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Activity 1.2.2 Circuit Theory – Hand
Calculations
Introduction
Have you ever used a calculator to add some numbers, looked at the answer, and
realized that it was wrong? How did you know that the answer was incorrect? The
calculator gave you an answer; why did you not trust it? You knew the answer was
wrong because you understand the fundamentals of mathematics. Your instinct told
you that the answer could not be correct.
The same is true for circuit analysis. Throughout this course you will be using a
Circuit Design Software to test the circuits that you design. This software will always
give an answer, right or wrong. The only way that you will be able to rely on these
answers is if you have an understanding of the laws of circuit analysis. You must
develop the same instinct for circuit behavior that you have for mathematics.
In this activity you will gain experience applying Ohm’s Law and Kirchhoff’s Voltage
and Current Laws to solve simple series and parallel circuits.
Equipment


Paper & pencil
Calculator
Project Lead The Way, Inc.
Copyright 2009
DE – Unit 1 – Lesson 1.2 – Activity 1.2.2 – Circuit Theory: Hand Calculations – Page 1
Procedure
1. For each of the resistors shown below, use Ohm’s Law to calculate the unknown
quantity. Be sure to put your answer in proper engineering notation and use the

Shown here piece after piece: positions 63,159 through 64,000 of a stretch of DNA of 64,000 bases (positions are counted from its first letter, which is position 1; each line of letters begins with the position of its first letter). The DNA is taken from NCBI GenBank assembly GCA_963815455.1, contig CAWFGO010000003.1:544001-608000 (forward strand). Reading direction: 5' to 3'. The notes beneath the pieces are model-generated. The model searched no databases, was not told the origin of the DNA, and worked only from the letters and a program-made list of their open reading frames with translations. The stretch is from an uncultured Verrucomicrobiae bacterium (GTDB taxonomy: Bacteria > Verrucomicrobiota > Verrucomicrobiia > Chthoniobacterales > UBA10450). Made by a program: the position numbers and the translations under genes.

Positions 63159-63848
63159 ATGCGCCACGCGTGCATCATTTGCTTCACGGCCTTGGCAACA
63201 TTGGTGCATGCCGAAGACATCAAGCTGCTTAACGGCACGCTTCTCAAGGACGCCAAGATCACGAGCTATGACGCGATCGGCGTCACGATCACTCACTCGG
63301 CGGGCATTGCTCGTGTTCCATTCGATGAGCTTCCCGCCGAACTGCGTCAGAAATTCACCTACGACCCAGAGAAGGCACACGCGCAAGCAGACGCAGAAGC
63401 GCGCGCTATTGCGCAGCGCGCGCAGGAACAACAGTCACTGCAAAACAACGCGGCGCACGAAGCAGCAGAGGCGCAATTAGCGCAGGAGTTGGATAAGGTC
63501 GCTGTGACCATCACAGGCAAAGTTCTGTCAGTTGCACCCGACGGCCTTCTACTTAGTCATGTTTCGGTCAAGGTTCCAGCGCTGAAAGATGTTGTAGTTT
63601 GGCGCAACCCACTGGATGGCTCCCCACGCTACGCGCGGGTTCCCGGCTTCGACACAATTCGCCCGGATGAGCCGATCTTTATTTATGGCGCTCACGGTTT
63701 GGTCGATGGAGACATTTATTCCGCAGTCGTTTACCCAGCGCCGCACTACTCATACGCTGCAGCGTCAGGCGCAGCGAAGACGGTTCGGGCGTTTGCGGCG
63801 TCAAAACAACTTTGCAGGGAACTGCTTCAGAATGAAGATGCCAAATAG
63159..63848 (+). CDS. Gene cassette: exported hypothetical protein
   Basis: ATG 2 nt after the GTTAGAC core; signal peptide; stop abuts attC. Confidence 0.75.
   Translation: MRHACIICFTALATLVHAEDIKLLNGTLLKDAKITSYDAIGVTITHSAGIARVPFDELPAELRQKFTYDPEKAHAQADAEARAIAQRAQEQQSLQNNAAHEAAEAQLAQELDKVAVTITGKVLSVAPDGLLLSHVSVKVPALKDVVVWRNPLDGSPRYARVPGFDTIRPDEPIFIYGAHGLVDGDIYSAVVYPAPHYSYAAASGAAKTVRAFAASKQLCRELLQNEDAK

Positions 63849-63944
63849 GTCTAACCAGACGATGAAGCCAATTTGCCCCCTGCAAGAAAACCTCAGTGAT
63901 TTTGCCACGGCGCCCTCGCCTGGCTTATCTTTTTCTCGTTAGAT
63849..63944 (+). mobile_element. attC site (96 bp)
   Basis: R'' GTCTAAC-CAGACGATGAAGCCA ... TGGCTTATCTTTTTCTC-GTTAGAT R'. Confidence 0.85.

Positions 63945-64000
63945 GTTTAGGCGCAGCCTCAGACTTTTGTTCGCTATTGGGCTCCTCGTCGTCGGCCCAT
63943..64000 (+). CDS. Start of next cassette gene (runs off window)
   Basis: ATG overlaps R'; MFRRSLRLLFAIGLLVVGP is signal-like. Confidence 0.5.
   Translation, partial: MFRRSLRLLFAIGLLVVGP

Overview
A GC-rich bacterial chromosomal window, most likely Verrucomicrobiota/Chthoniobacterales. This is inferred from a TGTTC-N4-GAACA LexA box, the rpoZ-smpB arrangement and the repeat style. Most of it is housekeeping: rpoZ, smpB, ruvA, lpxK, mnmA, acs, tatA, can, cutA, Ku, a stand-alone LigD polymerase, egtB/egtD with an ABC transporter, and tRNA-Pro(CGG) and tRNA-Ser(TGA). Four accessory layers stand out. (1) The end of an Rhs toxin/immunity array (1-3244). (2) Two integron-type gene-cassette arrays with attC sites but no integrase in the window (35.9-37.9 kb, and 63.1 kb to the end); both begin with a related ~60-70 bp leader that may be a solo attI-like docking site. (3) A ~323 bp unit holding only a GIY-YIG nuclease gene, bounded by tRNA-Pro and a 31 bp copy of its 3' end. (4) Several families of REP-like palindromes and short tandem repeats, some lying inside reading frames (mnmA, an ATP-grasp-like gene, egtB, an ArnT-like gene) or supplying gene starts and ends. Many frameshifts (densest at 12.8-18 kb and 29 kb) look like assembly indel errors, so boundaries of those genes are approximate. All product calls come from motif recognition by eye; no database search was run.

correct units.
2. For each of the circuits shown below, calculate the value for RT. Be sure to put
your answer in proper engineering notation and use the correct units.
Project Lead The Way, Inc.
Copyright 2009
DE – Unit 1 – Lesson 1.2 – Activity 1.2.2 – Circuit Theory: Hand Calculations – Page 2
3. Using the laws of circuit theory, solve for RT, IT, VR1, VR2, & VR3. Be sure to put
your answer in proper engineering notation and use the correct units.
Using the data from problem (3), verify your results using Kirchhoff’s Voltage
Law.
4. Using the laws of circuit theory, solve for RT, IT, VR1, VR2, VR3, & VR4. Be sure to
put your answer in proper engineering notation and use the correct units.
Project Lead The Way, Inc.
Copyright 2009
DE – Unit 1 – Lesson 1.2 – Activity 1.2.2 – Circuit Theory: Hand Calculations – Page 3
Using the data from problem (4), verify your results using Kirchhoff’s Voltage
Law.
5. Using the laws of circuit theory, solve for RT, IT, IR1, IR2, & IR3. Be sure to put your
answer in proper engineering notation and use the correct units.
Using the calculated results from problem (5), verify your results using Kirchhoff’s
Current Law.
6. Using the laws of circuit theory, solve for RT, IT, IR1, IR2, IR3, & IR4. Be sure to put
your answer in proper engineering notation and use the correct units.
Using the calculated results from problem (6), verify your results using Kirchhoff’s
Current Law.
Project Lead The Way, Inc.
Copyright 2009
DE – Unit 1 – Lesson 1.2 – Activity 1.2.2 – Circuit Theory: Hand Calculations – Page 4
Conclusion
1. State two rules for the voltage and current in a series circuit.
2. State two rules for the voltage and current in a parallel circuit.
3. If you remove a single bulb from an inexpensive string of Christmas tree lights, all
of the lights in the entire string will go off. Are the bulbs connected in series or
parallel? Explain.
Going Further – Optional
The circuit shown below is a series/parallel circuit. That is, some of its resistors are
connected in series and some are in parallel. Using the laws of circuit theory, solve
for RT & IT.
Project Lead The Way, Inc.
Copyright 2009
DE – Unit 1 – Lesson 1.2 – Activity 1.2.2 – Circuit Theory: Hand Calculations – Page 5